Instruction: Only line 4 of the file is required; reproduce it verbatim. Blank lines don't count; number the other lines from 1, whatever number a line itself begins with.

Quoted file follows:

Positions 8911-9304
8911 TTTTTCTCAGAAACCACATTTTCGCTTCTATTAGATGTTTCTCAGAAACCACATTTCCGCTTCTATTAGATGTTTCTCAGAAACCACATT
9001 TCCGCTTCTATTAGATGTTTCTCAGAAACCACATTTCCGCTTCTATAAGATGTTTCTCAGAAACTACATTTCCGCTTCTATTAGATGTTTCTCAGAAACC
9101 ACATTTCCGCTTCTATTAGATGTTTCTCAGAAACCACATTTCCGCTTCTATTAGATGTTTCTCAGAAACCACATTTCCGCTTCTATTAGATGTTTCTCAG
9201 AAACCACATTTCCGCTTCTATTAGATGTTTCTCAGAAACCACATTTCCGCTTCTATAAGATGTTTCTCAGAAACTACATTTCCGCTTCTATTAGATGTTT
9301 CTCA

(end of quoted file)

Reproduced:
9101 ACATTTCCGCTTCTATTAGATGTTTCTCAGAAACCACATTTCCGCTTCTATTAGATGTTTCTCAGAAACCACATTTCCGCTTCTATTAGATGTTTCTCAG